Tuesday, July 2, 2013

Sharing the Bounty: Money and Unconditional Parenting

Unconditional parenting, what some might also call non-punitive parenting or peaceful parenting (it comes in many terms) reaches every aspect of our lives. Academics, religion, biology, neuroscience, emotional wellbeing...let's not forget finances!

I've been very happy with the way my parents introduced money values and developed financial skills in their family. They have an entrepreneurial streak to them and seemed to have passed that along to their children. More important to me now as a parent, though, they also passed along the feelings of empowerment and bounty when it comes to finances.

Frugality without prudence and monetary discipline without a goal only lead to anxiety, to detachment, obviously not what unconditional parents are striving to communicate to their children. How can we guide them to live consciously, without waste as opposed to being stingy or fearful of the future? How can we encourage them to make their money work for them as opposed to becoming enslaved by money? These are questions that can't easily be summed up as they will vary by age and stage in your family.

Regardless of the stage, I've noticed that words are a powerful tool to use in the money topic. Words direct emotions and form values. For example, a common way of telling children no is, "We don't have enough money for that toy." Or even worse, going into judgment such as, "We don't have money to waste on such a useless toy."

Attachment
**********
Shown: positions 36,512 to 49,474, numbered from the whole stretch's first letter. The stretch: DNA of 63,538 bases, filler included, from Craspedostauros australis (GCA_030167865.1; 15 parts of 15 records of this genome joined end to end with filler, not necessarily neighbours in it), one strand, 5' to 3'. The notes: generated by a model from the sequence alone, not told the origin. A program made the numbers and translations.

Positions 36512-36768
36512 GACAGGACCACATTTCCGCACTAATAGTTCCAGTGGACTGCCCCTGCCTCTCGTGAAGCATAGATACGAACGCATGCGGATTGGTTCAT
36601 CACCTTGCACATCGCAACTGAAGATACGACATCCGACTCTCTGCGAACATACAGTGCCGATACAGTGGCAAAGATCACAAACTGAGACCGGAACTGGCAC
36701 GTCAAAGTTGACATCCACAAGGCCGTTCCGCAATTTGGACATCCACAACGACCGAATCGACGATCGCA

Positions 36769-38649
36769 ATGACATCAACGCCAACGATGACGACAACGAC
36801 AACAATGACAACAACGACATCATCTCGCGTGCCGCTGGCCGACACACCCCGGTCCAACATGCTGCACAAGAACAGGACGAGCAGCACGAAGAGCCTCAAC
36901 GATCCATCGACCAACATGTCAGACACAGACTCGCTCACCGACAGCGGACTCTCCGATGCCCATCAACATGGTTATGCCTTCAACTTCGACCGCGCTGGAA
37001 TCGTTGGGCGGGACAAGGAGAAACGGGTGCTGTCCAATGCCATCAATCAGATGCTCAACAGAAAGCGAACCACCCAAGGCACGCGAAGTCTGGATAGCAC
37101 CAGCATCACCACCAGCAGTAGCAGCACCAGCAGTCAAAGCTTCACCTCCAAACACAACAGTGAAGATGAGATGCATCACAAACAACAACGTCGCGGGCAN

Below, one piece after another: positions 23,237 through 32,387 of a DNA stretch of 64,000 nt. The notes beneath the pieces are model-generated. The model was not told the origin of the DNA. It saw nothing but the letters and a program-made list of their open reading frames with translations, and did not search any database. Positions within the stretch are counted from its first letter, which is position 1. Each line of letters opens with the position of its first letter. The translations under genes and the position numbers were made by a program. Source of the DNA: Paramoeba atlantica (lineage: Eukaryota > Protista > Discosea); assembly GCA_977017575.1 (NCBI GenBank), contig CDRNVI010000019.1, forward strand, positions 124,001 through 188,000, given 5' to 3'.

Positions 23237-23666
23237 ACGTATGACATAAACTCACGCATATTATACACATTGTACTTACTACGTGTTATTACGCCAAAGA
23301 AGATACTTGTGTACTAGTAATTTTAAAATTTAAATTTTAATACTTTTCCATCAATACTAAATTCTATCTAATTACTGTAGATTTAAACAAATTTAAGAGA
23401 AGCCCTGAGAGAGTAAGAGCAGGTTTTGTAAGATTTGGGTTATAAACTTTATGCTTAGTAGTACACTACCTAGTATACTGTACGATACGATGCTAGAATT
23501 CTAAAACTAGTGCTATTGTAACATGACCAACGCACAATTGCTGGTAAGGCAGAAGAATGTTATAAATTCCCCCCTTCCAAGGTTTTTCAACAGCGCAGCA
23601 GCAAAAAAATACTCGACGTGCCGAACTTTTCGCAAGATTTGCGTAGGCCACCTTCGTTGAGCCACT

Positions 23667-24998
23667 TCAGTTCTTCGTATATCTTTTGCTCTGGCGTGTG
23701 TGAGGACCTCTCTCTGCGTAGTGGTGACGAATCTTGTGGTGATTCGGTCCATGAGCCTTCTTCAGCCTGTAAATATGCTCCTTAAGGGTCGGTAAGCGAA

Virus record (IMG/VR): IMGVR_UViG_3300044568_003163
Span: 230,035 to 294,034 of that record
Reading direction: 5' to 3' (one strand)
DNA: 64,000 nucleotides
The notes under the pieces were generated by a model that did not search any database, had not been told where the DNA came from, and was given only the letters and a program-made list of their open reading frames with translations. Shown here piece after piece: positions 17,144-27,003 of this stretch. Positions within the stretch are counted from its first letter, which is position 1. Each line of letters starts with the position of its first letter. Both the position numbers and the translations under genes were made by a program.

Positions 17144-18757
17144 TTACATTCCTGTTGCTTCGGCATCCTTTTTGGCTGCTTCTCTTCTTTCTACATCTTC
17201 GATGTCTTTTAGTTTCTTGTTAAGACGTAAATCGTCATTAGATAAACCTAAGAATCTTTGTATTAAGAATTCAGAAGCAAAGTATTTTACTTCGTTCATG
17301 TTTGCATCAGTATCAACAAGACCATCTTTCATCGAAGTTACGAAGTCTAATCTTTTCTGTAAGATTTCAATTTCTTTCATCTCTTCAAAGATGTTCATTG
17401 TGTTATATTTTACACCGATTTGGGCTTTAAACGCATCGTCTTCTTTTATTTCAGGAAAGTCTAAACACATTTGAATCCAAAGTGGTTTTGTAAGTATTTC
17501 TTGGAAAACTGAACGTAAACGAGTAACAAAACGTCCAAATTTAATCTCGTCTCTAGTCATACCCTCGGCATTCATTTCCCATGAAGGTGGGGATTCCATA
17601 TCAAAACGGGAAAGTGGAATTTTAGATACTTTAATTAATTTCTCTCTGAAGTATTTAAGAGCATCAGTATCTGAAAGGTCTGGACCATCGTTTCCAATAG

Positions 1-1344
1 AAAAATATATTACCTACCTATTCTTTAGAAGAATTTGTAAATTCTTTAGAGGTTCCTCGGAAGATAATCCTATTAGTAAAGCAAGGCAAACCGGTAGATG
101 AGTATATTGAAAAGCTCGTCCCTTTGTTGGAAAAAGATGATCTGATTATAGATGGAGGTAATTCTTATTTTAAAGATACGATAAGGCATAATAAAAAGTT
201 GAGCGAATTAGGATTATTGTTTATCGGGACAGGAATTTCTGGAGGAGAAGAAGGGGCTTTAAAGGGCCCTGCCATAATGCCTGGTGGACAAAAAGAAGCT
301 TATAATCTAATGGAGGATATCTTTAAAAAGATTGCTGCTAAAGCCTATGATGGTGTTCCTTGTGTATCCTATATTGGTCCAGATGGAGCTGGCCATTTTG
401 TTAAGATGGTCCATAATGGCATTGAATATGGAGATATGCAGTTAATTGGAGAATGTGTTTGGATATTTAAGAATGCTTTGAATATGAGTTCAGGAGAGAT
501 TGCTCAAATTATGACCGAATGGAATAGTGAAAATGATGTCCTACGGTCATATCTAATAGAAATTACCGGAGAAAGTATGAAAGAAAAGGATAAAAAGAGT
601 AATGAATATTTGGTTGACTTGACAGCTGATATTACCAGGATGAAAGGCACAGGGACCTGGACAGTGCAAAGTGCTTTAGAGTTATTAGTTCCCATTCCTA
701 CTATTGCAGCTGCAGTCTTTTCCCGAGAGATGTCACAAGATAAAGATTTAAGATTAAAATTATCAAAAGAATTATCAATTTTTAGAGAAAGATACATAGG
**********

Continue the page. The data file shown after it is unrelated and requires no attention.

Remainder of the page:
I reframe the situation. "We haven't saved up money for that toy. Are you sure this is what you want? Let's put it on our list, look for the best deal and think about ways to earn money to get it." Sometimes, that means the toy stays on the list. More often than not, however, it means that my children talk about the toy which inevitably leads to talking about why they want that toy.

What is that toy promising you? Fun with friends? Entertainment? Looking pretty like a princess? Just a thrill for 5 minutes? Can you create your own, similar game instead of buying it? Can you find other ways to enjoy the promised emotion? Reframing what I say to them opens up the channels and I learn a LOT about my children, their desires and inner thoughts. And they, by communicating these things to me, learn about themselves and come to a greater understanding of what they really want.

Sometimes after much discussion, the child decides the toy is right. My daughter reached this conclusion about a Dora swimming doll back in May. I cringed at the $22 price tag for what I considered a cheap, plastic toy. But I smelled a lesson so I went with it. First, we practiced patience. It's frugal to wait until something goes on sale or clearance. Sure enough, a month later it was marked down to $10.99.

She went to work, earning the money doing odd jobs. (Granted, she didn't work very hard since there's not much a 4 year old can do for money haha, but I created the situations for her to learn from). I then asked my daughter, "How can we make our money work for us?" We listed some ideas and put them to use. We looked for a coupon and found a 20% off Dora Target coupon. Then we looked in the cartwheel app and found a Dora 5% and she paid me the money, and I used my Target debit card for another 5%.

You could not have found a more excited little girl that day, as she proudly chose her doll, walked to the checkout and paid. She told everyone who would listen all about her patience, her hard work and her coupon deals.

A lot of things can develop when we as parents stop to reframe our statements. Instead of automatically limiting our children by communicating restriction and a lack of power, with a little encouragement, our children can gain a sense of empowerment and develop skills that will last them into adulthood.



3 comments:

  1. Brilliant, I love this post.

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  2. Awesome Guggie...You are such a FANTABULOUS Super Momma.....the planet sure needs alot more of your wonderful parenting skills!

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